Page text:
Stephen Glover on The Press

The press has a new growth area – writing about itself on Wikipedia
Click to follow
The Independent Online

Which is the issue that obsesses journalists more than any other? Expenses? Class? Global warming? The Daily Mail? Possibly. But I would suggest there is one subject that looms much larger in their anxious minds. Wikipedia.

My impression is that some journalists think about little else than the on-line encyclopaedia. Are they in it? If so, is their entry being tampered with by hostile forces? If they are not included, why not? Should they in that case write their own entries, or will this little act of vanity be exposed in a gossip column?

Skimming through Wikipedia, I am amazed by the unequalness of entries. For example, in the small world of parliamentary sketch writers you will find that Simon Hoggart of the Guardian has a very ample entry, while the Daily Mail's Quentin Letts has a more modest one. Andrew Gimson of the Daily Telegraph and Ann Treneman of the Times have only a few lines each. But my old friend Simon Carr, this newspaper's brilliant sketch writer, is not mentioned at all.

Variations amongst columnists are no less striking. The longest entry I have been able to find – there may be longer ones – is David Aaronovitch of The Times. It is over 1,600 words, and split into seven sections, the last of which is 'Further Reading.' We learn that David attended Gospel Oak primary school until 1965, and was a member of the 1975 Manchester University team on University Challenge which lost in the first round. We are not spared the ins and outs of his journalistic odyssey, and are treated to long quotes from his columns. It is difficult to believe that David himself did not have a considerable input into his write-up.

Other lengthy entries include the Times's Matthew Parris (who once jumped into the Thames to rescue a dog), the Guardian's Polly Toynbee (she did not complete her degree at Oxford) and this newspaper's Johann Hari (a double first at King's College, Cambridge). It is again hard to imagine that these luminaries did not make their own contributions.

Yet there are striking omissions. Why has the London Evening Standard's Anne McElvoy not penned an entry? The Financial Times's Philip Stephens, whom one might have expected to have as discursive a biography as Mr Aaronovitch, has nothing at all. Other odd omissions include Peter Wright, editor of the Mail on Sunday (perhaps Wikipedia thinks editors don't count) and Peter McKay of the Daily Mail, though there is a deceased Scottish footballer of that name. Nor could I find any mention of the Daily Telegraph's political cartoonist Nick Garland, though his son, the novelist Alex Garland, has an entry.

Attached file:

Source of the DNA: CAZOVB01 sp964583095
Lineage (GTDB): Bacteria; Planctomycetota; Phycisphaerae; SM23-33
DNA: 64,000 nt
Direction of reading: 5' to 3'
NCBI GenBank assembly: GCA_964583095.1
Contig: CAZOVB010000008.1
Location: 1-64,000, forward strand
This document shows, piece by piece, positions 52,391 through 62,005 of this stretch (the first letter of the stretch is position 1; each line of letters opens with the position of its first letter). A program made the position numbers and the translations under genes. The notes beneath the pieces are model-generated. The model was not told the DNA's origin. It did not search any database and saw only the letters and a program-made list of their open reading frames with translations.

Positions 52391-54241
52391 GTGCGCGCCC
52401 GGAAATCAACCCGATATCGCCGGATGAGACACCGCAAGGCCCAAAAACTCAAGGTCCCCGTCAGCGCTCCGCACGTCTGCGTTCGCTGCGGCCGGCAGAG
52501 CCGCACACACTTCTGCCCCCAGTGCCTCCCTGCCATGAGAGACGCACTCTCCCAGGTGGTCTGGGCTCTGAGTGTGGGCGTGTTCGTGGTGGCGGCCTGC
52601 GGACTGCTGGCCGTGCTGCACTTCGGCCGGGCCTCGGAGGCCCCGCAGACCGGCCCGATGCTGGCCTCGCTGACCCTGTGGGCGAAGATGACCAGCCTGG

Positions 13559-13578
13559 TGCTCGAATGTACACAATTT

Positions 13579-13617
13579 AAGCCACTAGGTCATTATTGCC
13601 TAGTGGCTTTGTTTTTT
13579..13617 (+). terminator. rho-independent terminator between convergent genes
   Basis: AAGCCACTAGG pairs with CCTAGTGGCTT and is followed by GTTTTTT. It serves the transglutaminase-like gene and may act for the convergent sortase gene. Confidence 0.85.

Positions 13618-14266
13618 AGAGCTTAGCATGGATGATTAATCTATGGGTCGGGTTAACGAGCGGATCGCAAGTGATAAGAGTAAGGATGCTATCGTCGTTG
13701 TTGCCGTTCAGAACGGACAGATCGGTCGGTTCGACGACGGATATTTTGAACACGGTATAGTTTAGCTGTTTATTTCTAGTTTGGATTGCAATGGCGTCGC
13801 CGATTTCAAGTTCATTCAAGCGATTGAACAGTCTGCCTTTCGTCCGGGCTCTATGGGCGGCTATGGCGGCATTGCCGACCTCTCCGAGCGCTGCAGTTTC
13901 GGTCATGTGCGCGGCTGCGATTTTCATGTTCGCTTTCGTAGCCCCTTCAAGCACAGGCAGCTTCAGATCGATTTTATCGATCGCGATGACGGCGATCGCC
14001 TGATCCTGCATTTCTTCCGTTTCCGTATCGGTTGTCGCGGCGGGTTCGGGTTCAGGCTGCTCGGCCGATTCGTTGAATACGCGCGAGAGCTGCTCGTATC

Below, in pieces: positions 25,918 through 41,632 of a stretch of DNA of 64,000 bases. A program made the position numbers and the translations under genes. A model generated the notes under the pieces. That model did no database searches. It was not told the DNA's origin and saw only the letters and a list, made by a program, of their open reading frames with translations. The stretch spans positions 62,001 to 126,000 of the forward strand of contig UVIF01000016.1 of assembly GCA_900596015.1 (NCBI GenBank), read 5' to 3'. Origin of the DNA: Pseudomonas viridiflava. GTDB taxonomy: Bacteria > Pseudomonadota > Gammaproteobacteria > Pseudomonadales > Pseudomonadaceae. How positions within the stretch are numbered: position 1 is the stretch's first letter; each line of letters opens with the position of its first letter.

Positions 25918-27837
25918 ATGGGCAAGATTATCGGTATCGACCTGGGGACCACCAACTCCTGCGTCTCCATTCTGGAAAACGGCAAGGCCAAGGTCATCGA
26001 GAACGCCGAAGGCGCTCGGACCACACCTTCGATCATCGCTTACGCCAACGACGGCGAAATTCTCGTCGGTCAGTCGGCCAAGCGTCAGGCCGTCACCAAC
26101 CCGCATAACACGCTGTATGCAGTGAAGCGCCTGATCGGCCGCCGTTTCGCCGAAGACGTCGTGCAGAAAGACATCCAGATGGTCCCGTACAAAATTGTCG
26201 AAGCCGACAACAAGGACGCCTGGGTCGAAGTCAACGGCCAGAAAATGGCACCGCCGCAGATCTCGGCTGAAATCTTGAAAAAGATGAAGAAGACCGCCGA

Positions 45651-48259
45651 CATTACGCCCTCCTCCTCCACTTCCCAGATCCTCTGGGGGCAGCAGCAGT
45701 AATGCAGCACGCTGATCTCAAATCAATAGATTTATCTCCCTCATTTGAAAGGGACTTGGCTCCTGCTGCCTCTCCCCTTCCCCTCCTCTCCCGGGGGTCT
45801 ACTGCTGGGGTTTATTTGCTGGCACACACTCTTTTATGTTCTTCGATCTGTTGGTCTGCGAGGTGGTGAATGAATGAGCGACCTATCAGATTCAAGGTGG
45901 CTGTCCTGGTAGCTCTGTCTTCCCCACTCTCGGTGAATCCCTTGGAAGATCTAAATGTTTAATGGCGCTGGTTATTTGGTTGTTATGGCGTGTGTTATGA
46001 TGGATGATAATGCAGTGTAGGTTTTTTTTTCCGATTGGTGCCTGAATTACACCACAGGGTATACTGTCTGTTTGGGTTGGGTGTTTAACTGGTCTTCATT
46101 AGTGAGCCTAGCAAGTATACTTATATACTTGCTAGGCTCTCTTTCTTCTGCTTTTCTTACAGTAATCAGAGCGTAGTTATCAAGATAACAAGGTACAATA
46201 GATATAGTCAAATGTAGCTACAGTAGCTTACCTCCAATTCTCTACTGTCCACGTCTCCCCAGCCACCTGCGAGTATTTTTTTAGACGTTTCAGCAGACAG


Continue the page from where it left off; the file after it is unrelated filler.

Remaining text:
Perhaps those who have very short write-ups, or are not included, should take comfort. If you have no entry, it may suggest that you are too obscure to warrant inclusion. On the other hand, a reluctance to drone on about your elementary schooling might imply certain modesty in your part. Inclusion carries perils: there are stories of entries being tampered with by hostile hands; my Daily Mail colleagues Petronella Wyatt and Amanda Platell are said to have suffered in this way. Much better out than in, I would say, which is why I am perfectly content with my own entry. The only Stephen Glover I can find is a songwriter based in Brisbane, Australia, who is also a licensed kangaroo shooter.

Is this a new low for the Thunderer?

The other day I was idly watching one of the Sky Sports channels when I saw an extraordinary advertisement for The Times' Monday sports supplement, The Game.

A man is sitting on a lavatory with his trousers round his ankles. He is reading The Game. Suddenly he realises there isn't any lavatory paper. He looks at his newspaper, obviously wondering whether to use it to wipe his bottom. But he decides against, evidently regarding it as too precious to be employed for such a task, and pulls up his trousers with a grimace, his bottom unwiped.

This advertisement breaks what I had understood to be a cardinal rule. It makes you feel bad – or it did me – about the thing being advertised. Yuck! Even worse, from my point of view, is that this thing should be The Times, once venerable and still substantial. How on earth did this advert get through?

Revealed: Sir Max's MoD dinners

Last week, The Times ran a "splash" about a speech made in June by General Sir Richard Dannatt, head of the Army, from which the media had been excluded by the Ministry of Defence. Obtained by the newspaper under the Freedom of Information Act, Sir Richard's speech foresaw a "generation of conflict" but was upbeat about British involvement in Afghanistan.

Readers of the Daily Mail may have found some of his remarks familiar. On 20 August, the Mail ran an article by Sir Max Hastings, drawing on an encounter he had had with Sir Richard Dannatt, which contained some of the same thoughts, most notably his optimism about Afghanistan. It is odd that the MoD should have kept journalists away from Sir Richard's earlier speech, while allowing him to dilate to Sir Max.

I also wonder whether Sir Max is aware that recent meetings he has had with Sir Richard, as well as with the Adjutant-General, Lt-Gen Sir Freddie Viggers, have been enumerated in Hansard, the parliamentary record, as a consequence of questions by the Labour MP Kevan Jones.

We know, for example, that Sir Max saw Sir Richard on a visit to Germany in September 2006. Between May 2006 and March 2007, Sir Max met Sir Freddie three times. The second time, on 17 October 2006, they were joined by General Sir Mike Jackson, Sir Ronnie Hempel, and "senior military personnel" for drinks (£26.62) and dinner (£113.10).

I must say, I think Sir Max is entitled to complain that what he probably assumed were private meetings should be made public in this way. A military expert who is familiar with the thinking of generals does not expect to have his cover blown.